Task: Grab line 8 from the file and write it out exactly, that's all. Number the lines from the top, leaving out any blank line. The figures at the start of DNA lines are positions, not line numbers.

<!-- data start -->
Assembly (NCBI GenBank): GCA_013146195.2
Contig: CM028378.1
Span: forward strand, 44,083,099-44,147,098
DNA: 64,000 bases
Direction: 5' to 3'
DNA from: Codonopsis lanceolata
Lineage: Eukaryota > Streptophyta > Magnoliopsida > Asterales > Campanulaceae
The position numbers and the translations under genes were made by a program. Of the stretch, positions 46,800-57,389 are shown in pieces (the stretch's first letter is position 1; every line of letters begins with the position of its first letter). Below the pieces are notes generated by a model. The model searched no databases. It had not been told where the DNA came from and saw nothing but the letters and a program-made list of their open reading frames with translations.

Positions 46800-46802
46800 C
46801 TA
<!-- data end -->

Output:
The position numbers and the translations under genes were made by a program. Of the stretch, positions 46,800-57,389 are shown in pieces (the stretch's first letter is position 1; every line of letters begins with the position of its first letter). Below the pieces are notes generated by a model. The model searched no databases. It had not been told where the DNA came from and saw nothing but the letters and a program-made list of their open reading frames with translations.